Today, on Christmas, the last four pages go live. The story hangs together, after a fashion, but it’s closer to a heavily roughed in sketch of a narrative than a polished piece destined for retail sales. I am deeply grateful that webcomics allows creators like myself to present experiments to the reading audience with no real financial commitment, but my intention was not to fall flat on my face; but then again, it never is.
More than anything, the Lungs of the World is a cautionary tale, a reminder to myself that it’s okay to try new things, but that not everything I try has to go live.

I have been making digital collage for the better part of a decade, long enough that I am comfortable and confident in my abilities – almost to the point of complacency. In the Spring of 2009, I decided that I wanted to try something different; I wanted to try making art with my own two hands. Something analog.

At first, the intention was to find out what I could do – what I could do well and what I couldn’t. As the pile of pieces grew, I made the mistake of thinking that I could take those pieces and turn them into comic pages (they were drawn on comic book backing boards, after all).

I envisioned a narrative set in a world where random colors and shapes in the background were commonplace and created a set of characters to populate that world. I came up with a story structure that I’ve always wanted to try and I pulled the whole thing together.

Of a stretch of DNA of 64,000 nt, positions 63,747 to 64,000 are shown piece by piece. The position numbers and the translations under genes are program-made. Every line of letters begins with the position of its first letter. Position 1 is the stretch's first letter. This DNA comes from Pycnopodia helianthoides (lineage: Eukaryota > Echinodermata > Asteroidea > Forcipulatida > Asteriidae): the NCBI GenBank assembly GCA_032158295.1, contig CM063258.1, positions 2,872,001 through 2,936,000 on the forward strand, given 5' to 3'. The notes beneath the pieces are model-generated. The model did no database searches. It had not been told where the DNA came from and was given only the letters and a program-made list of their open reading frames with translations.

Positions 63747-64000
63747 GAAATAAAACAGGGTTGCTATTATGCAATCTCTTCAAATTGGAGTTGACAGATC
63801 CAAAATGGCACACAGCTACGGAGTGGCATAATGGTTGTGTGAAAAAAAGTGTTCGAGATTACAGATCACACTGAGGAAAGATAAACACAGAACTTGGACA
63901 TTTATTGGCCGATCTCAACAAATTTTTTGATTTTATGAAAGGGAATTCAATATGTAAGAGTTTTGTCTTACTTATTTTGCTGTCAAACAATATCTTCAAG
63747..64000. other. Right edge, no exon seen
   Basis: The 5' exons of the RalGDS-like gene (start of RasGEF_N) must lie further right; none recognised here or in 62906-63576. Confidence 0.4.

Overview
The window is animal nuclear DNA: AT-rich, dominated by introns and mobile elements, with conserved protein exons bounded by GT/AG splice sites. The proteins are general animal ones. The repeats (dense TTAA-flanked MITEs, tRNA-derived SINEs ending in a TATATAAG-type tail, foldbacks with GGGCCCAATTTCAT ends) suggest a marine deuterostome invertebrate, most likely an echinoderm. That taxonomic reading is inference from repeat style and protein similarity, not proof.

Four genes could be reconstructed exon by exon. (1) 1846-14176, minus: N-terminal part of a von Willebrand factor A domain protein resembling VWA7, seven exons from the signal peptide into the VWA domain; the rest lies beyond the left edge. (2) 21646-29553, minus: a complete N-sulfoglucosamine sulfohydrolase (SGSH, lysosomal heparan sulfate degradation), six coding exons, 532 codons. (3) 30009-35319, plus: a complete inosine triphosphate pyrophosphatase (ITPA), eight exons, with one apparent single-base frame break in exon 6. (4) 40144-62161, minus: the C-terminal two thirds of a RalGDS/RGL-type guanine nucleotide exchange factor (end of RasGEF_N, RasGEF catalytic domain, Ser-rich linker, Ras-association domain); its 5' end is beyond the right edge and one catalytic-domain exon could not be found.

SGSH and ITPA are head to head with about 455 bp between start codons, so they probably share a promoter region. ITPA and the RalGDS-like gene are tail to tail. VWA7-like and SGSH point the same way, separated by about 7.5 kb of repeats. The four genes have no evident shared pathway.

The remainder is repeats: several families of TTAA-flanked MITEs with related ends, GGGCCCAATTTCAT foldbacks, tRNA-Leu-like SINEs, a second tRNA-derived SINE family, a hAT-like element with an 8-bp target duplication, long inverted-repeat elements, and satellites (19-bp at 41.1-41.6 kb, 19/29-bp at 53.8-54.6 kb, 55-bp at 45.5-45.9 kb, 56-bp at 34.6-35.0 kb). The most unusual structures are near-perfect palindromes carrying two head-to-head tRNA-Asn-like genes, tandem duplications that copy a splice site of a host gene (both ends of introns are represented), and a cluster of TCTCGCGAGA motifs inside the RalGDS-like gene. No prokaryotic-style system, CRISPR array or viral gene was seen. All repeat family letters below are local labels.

I’m not going to say that it was an unqualified disaster, but it certainly wasn’t my best effort. The most important thing I can say about the Lungs of the World was that it taught me a number of things.

First, I learned that I have to start with a story. This was probably what got me into the most trouble. The pages were just random doodles that I built up until they fit into the story that I was putting together as I went along. This is not an optimal way to make sequential art. Lesson learned.

Second, I learned with kinds of effects work and what don’t. I expect I’ll be exploring this in the months and years to come, but I don’t know how much of that will be for public consumption.

Third, I learned that I have some small ability to create characters that pop, visually. This is not insignificant. Good design can make a character iconic, which allows it to live beyond the timespan allotted by the pages that it starts on. This is absolutely something that I will be working to improve upon; it’s a skill worth cultivating.